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RE: XML Schemas: Best Practices (touches XHTML modularization als o)

From: Arnold, Curt <Curt.Arnold@hyprotech.com>
Date: Tue, 9 Jan 2001 10:55:13 -0700
Message-ID: <B2C1451A181BD411B88A00E018C1C19C08A9A0@THOR>
To: "'xml-dev@lists.xml.org'" <xml-dev@lists.xml.org>
Cc: "'www-xml-schema-comments@w3.org'" <www-xml-schema-comments@w3.org>, "'mtbryan@sgml.u-net.com'" <mtbryan@sgml.u-net.com>
I had suggested making substitutionGroups a list of QNames as part of the feedback of the suggestion that became LC-96.  I don't have access to the schema WG's discussions on why an element being a
member of multiple substitution groups was considered undesireable.

If there was some compelling reason that the membership in substitution groups needed to exclusive, then providing open choice groups allows that to remain while providing an extensible content model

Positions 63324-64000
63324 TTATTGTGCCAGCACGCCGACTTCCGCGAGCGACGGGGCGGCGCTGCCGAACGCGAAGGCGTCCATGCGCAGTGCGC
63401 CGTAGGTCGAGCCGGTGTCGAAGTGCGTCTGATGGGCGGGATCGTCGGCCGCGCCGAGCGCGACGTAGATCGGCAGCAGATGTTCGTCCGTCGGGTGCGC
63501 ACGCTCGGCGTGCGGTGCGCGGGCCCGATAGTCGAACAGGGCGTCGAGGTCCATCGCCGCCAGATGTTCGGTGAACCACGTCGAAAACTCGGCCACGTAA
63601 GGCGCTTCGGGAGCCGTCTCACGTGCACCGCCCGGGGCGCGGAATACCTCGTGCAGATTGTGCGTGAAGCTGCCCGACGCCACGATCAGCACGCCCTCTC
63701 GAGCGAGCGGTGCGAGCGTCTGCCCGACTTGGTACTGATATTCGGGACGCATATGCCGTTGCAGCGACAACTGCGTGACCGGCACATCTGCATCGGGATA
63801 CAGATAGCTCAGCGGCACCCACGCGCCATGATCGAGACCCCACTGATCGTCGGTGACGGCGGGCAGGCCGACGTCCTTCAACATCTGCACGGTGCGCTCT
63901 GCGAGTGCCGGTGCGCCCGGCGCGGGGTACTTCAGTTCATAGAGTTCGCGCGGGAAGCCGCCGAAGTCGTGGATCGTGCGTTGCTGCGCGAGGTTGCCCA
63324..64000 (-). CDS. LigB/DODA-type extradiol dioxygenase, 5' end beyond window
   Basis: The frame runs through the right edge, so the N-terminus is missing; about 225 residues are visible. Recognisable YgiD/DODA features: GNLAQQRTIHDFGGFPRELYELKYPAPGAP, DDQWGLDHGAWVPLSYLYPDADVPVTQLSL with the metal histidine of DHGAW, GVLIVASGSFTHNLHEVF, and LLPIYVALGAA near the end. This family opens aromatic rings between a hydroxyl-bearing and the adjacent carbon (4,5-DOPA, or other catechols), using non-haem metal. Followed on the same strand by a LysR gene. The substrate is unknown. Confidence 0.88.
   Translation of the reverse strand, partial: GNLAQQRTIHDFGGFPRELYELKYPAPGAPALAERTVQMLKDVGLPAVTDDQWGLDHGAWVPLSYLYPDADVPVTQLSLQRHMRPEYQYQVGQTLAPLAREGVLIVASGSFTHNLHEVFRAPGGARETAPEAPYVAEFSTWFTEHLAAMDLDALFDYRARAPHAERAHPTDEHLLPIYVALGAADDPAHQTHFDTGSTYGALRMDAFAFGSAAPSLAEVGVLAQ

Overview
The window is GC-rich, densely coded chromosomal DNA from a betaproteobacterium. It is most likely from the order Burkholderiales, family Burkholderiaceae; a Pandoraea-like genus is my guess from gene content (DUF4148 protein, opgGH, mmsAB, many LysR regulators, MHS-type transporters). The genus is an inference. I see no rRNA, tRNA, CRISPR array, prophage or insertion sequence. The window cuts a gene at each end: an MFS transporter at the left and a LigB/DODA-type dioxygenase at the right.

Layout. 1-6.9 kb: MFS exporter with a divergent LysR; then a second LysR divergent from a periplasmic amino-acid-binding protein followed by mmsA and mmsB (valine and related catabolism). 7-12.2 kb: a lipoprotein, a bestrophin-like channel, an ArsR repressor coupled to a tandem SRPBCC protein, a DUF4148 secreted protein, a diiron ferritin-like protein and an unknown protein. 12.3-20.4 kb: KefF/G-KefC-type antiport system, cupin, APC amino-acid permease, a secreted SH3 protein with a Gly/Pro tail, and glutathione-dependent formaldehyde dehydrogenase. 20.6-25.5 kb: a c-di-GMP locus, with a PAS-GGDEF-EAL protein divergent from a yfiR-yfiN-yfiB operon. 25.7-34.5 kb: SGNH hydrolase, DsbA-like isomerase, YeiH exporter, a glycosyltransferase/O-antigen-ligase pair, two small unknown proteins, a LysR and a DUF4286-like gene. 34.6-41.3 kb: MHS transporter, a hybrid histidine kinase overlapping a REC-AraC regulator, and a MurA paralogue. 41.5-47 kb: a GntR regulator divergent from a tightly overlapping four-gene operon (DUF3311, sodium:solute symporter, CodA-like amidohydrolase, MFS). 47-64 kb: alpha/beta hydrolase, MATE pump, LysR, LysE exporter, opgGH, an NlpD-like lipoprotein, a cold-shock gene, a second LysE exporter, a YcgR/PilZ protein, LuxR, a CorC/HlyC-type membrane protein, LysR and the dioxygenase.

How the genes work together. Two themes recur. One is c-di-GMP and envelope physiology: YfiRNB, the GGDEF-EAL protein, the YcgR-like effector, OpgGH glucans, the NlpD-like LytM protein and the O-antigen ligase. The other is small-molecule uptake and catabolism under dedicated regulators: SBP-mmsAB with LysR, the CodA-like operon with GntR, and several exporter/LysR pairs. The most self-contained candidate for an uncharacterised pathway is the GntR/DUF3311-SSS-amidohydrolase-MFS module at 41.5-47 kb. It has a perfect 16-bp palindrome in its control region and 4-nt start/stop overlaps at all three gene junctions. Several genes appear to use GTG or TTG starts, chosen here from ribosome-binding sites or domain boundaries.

for those instances where member elements do not come from a single heirarchy.  If multiple substitution group memberships are allowed and the substitution group examplar has a type urType, then the
two become equivalent and there is no need for open choice groups.

Hard to tell from your description, you might be doing the equivalent of the adapter pattern from the Gang of Four or bring in generic behavior by aggregation instead of inheritance (probably more
likely).  I don't think that your composite elements are substituable any place the more generic components can appear.

If is definitely possible to design a system that uses adapters and aggregation to conform to a strictly single inheritance language.  The convolutions are such that most OOP languages have some sort
of support for one class being substituable for multiple more general bases.  Just try asking a Java developer if he would want to build a complex system using java if he were forbidden to use
"implements".  If is possible, but definitely not desirable.
Received on Tuesday, 9 January 2001 13:02:06 GMT

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